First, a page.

It has taken far too many years, and the dogged determination of a 16 year old girl from Sweden (Greta Thunberg) but it appears that more of us are now taking notice of the urgent need for us to change our behaviours to prevent the collapse of the environment as we know it.
The irreversible impact of our consumerism on the climate and its subsequent destructive impact on the natural environment is generating increasing debate both within society and within political circles.
This may eventually lead to politicians globally legislating to help reduce the environment impact of consumerism. But we can not, and we should not, wait for politicians to act when we have the answers to the problems in our own hands, and all it will take is for us to adapt our daily lives and change our daily behaviours.
This may mean limiting our daily water usage, and making a concerted effort to use public transport rather than our gas guzzling cars, but one of the single biggest ways in which we can all reduce our environmental impact on the planet is by changing our daily eating habits.
Our desire to eat more and more meat is one of the greatest factors pushing our natural world towards a catastrophic end.
Animal agriculture is responsible for 18 percent of greenhouse gas emissions, more than the combined exhaust from all transportation sources. Meat and dairy production is responsible for 60 per cent of agriculture’s greenhouse gas emissions, while the products themselves provide just 18 per cent of calories and just 37 per cent of protein levels around the world.
Livestock and the production of livestock feed occupies 1/3 of the earth’s ice-free land, with vast areas of natural forest being destroyed each day to provide more space for livestock and to grow food to feed to animals. Cattle ranchers have clear cut millions of square kilometers of forests for grazing pastures, decimating natural “carbon sinks.
One-third of the worlds grain production is now fed directly to animals. This demand for land to grow feed is increasing the pressure on both natural habitats and already scarce grazing land. Grazing moves into marginal land where it leads to desertification and subsequently into forests and ecologically sensitive areas leading to further conflict with wildlife.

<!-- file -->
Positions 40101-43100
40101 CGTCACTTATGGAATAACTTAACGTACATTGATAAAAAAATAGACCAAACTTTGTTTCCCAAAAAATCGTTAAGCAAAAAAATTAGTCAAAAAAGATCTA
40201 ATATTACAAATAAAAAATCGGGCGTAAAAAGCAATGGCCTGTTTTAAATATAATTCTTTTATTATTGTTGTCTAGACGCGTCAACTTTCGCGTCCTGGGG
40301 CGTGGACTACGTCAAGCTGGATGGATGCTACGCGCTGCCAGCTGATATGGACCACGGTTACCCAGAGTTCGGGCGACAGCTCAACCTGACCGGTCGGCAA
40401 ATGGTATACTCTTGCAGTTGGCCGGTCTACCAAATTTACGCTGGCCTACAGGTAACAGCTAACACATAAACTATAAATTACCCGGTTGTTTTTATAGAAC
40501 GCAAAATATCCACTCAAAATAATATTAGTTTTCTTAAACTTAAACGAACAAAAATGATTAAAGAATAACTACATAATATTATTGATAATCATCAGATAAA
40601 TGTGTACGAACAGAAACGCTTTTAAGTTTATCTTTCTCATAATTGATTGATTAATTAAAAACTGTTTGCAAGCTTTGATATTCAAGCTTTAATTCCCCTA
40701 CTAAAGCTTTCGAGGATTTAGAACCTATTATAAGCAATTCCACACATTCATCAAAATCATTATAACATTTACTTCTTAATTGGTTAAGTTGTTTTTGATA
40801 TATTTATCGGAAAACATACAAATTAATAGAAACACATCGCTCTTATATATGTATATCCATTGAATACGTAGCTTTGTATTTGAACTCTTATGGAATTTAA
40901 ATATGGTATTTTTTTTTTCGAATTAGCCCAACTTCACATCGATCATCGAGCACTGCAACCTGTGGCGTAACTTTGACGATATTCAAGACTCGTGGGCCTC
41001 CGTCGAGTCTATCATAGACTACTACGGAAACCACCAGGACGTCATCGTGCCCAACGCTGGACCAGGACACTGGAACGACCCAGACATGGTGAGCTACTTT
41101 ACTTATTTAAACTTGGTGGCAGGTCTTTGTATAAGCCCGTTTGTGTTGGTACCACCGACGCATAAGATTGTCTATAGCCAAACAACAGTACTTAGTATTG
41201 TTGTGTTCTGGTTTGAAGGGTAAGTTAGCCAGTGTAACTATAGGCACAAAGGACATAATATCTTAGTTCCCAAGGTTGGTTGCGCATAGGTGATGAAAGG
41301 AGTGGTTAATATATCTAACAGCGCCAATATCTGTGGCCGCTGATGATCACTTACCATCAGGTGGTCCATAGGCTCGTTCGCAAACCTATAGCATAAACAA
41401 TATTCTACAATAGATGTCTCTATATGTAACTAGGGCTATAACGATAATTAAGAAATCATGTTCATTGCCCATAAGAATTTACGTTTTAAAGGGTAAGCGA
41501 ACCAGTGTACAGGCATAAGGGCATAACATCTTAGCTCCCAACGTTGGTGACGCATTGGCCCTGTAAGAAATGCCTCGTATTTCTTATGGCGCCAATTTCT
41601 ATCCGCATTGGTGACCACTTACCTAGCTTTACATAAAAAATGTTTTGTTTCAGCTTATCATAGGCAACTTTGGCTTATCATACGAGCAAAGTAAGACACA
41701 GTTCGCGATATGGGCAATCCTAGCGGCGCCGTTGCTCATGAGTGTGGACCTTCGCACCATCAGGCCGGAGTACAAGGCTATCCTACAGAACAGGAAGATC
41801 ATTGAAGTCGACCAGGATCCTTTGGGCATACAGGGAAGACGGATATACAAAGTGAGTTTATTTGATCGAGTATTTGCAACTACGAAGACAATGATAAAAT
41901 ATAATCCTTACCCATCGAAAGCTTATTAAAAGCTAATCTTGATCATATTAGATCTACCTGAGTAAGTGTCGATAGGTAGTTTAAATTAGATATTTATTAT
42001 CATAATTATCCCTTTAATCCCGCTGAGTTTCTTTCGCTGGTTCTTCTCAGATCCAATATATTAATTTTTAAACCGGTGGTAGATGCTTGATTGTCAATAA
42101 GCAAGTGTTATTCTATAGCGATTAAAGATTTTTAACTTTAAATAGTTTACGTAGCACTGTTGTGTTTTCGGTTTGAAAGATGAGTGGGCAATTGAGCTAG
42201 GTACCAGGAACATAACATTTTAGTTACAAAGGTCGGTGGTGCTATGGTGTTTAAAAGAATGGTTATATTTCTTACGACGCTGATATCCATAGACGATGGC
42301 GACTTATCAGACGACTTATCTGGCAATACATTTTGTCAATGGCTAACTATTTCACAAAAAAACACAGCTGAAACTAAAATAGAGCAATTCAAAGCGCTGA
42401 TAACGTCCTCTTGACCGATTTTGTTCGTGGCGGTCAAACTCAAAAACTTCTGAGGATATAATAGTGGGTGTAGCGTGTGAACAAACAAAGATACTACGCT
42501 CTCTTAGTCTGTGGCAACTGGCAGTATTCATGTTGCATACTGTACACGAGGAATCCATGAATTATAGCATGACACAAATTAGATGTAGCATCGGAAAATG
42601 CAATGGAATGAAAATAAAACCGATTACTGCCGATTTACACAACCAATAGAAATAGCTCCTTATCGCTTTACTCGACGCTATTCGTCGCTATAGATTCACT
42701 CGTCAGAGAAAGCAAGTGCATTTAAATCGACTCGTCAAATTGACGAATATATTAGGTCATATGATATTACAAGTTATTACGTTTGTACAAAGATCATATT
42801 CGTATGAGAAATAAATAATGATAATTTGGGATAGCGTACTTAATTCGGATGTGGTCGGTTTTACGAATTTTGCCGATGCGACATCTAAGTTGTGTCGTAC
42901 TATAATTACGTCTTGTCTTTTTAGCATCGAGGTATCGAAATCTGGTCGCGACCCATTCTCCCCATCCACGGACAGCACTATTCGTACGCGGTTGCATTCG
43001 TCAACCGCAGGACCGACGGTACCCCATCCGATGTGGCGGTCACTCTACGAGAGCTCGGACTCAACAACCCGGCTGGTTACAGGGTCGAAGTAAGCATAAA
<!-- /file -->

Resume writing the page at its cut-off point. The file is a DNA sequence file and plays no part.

A meat diet is estimated to require 18 times more land than a vegan diet. Eliminating meat and dairy products from our diets could reduce an individual's carbon footprint from food consumption alone by up to 73 per cent, and if everyone stopped eating meat and dairy products global farmland use could be reduced by 75 per cent, an area equivalent to the size of the US, China, Australia and the EU combined.
Not only would this result in a significant drop in greenhouse gas emissions, it would also free up wild land lost to agriculture, one of the primary causes for mass wildlife extinction. Land that could be given back to the natural environment and help to sustain the many millions of animals and plant species that are currently tinkering on the edge of extinction.
Whilst this ideal world where everyone lived from a plant-based diet is an unrealistic prospect, we must take individual responsibility for the devastation we are causing.
To save the planet, we need to use less water and reduce our use of gas guzzling transportation but we must also change our daily eating habits, and a vegan diet is the single biggest way to reduce your environmental impact, reducing greenhouse gases emissions, global acidification, eutrophication, and freeing up land and water to be used as intended by the natural environment.
Saving the planet from ecological destruction is no longer a luxury it is a responsibility that we all have on our shoulders. Start today by eating less meat and dairy products each week, and by doing so you will play your part in reversing this destructive trend and help protect global biodiversity. Not only is eating less meat a healthy personal choice – it’s a change that can help protect the earth.
The answer is in the choices we make each and every day.
We are thankful for the great images in this article provided by Moving Animals - for more head HERE
HOW TO HELP
Thinking about going veggie or vegan, but not sure where to start? Why not check out PETA's free starter kit?